The data is consistent with seasonal wind patterns: southwest breezes in the summer and northern gusts in the winter. Pollution levels tend to be higher along main traffic corridors. Northeast Calgary has several. Shahid and Bertazzon point out the area also has a higher concentration of industrial emitters and is home to an international airport. Prevailing winds and topography are also factors. Running north-south, Deerfoot Trail is a major source of localized pollution. During the winter, pollution diffuses throughout the corridor. Beyond that, Shahid and Bertazzon agree further analysis is needed to fully explain the variations.

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What are the risks?

Active forms of transportation such as transit, walking and biking are healthy alternatives, but the benefits can be reduced if the air is bad: You might be contributing less noxious pollutants, but you’re exposing yourself to those already floating around, Shahid explains.

Exposure at an early age can trigger environmental allergies, respiratory problems and even affect a child’s body mass index (BMI), which can lead to even more health problems down the road. Furthermore, at least one study has shown children enrolled in schools located in areas with higher traffic-related pollution exhibit less cognitive development than kids in areas with better air.

Buses idling at the height of little lungs do nothing to alleviate the problem, say Shahid and Bertazzon.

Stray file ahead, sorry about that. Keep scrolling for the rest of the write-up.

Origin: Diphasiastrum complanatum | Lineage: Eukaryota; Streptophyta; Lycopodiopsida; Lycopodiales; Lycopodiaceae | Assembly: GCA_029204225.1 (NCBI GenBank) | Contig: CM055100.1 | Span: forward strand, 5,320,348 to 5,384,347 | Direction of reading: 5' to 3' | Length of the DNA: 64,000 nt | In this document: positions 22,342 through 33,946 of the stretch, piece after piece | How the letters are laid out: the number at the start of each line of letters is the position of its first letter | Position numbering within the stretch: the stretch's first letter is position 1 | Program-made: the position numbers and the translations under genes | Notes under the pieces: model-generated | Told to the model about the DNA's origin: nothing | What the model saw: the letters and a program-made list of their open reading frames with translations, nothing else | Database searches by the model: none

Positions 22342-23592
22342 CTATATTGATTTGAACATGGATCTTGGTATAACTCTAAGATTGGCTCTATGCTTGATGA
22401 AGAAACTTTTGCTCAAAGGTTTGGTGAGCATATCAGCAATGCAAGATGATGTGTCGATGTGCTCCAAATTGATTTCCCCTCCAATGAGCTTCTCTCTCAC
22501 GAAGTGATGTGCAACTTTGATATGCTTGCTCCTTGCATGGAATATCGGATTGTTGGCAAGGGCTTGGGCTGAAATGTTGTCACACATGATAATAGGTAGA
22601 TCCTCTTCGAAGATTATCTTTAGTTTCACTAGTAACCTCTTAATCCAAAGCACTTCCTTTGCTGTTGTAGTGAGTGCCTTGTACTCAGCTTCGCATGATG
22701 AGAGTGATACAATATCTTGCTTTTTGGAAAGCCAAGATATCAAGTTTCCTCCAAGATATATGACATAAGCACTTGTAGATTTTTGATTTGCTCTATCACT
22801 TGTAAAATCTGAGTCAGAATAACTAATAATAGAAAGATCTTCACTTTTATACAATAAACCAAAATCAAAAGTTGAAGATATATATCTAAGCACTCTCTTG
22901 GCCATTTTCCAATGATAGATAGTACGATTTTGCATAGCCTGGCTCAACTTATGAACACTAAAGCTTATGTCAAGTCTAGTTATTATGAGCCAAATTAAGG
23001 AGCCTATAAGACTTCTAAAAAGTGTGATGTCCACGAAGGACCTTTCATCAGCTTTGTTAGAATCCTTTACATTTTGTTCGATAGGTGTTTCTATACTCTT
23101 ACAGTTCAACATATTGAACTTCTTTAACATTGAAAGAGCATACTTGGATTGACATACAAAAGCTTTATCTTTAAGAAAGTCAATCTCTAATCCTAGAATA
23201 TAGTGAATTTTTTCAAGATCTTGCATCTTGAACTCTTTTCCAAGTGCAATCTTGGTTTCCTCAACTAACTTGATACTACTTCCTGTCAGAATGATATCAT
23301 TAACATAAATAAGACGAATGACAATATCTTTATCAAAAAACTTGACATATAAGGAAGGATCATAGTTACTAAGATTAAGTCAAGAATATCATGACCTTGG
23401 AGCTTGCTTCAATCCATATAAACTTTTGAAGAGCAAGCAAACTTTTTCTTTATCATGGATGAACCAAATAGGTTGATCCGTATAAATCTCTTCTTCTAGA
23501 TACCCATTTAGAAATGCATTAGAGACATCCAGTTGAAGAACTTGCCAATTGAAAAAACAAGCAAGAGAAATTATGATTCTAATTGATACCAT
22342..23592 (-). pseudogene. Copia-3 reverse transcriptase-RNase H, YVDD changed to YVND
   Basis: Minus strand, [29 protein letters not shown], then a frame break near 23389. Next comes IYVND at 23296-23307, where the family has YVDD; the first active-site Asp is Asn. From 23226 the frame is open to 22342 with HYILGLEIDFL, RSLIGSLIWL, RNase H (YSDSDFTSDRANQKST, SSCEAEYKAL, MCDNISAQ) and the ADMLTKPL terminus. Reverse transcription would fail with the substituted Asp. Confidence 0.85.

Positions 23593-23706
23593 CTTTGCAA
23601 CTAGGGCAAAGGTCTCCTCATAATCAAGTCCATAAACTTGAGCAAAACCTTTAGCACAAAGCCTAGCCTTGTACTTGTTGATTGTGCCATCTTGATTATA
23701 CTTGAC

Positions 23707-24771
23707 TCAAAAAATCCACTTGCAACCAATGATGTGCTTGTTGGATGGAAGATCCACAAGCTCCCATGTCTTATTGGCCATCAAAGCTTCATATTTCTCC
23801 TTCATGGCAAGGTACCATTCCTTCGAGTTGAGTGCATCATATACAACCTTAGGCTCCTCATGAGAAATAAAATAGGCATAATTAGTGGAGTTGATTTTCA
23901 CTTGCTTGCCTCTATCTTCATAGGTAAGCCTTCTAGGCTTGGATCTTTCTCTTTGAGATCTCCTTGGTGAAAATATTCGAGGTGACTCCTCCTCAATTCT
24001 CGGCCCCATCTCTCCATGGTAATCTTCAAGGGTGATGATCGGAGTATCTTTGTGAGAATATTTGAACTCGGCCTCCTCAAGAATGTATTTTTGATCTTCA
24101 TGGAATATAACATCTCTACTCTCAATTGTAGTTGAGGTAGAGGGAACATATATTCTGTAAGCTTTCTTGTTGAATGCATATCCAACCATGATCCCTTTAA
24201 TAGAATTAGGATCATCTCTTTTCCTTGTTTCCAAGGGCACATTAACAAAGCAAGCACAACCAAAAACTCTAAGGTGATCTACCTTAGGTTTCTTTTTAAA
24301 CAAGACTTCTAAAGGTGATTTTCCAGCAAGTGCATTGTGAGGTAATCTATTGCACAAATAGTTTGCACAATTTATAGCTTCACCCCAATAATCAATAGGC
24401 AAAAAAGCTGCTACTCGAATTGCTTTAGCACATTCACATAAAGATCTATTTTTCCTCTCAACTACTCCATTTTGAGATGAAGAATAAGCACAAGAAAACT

So should we send our kids to school wearing masks?

“It points to the existence of a problem, but we don’t want to cause a panic here,” says Bertazzon.

Overall, Calgary’s air quality is pretty good. In an international comparison of urban air quality published in 2016, Calgary fared better than Montreal, Toronto and Edmonton in levels of PM2.5, and well below the international average ambient concentration of NO2.

Yet research shows even low concentrations can have adverse health effects.

Both Bertazzon and Shahid acknowledge further research is needed to understand air pollution patterns in Calgary. Monitors placed in schoolyards at high traffic times (school pickup and drop-off times) would yield better data that could inform strategies to help protect little lungs, such as the better design of school bus parking areas away from playgrounds.

What’s next?

The team has shared their findings with the Calgary Region Airshed Zone and Alberta Health Services, and hopes to connect with Calgary school boards to help them understand the data and press for enforcement of idle-free strategies.

Until then, Bertazzon and Shahid suggest all Calgarians might consider implementing better breathe-safe practices: Kids should walk or bike on dedicated paths away from main traffic flows. Parents are asked to not walk young children near idling school buses — cross the street and walk on the other side, says Bertazzon.

“A very short distance away from roads makes a big difference,” says Bertazzon.

The Geography of Health and GIS Analysis research group is expanding the boundaries of geographical enquiry and spatial thinking in population and public health, and recently organized an event to promote and showcase GIS research in health.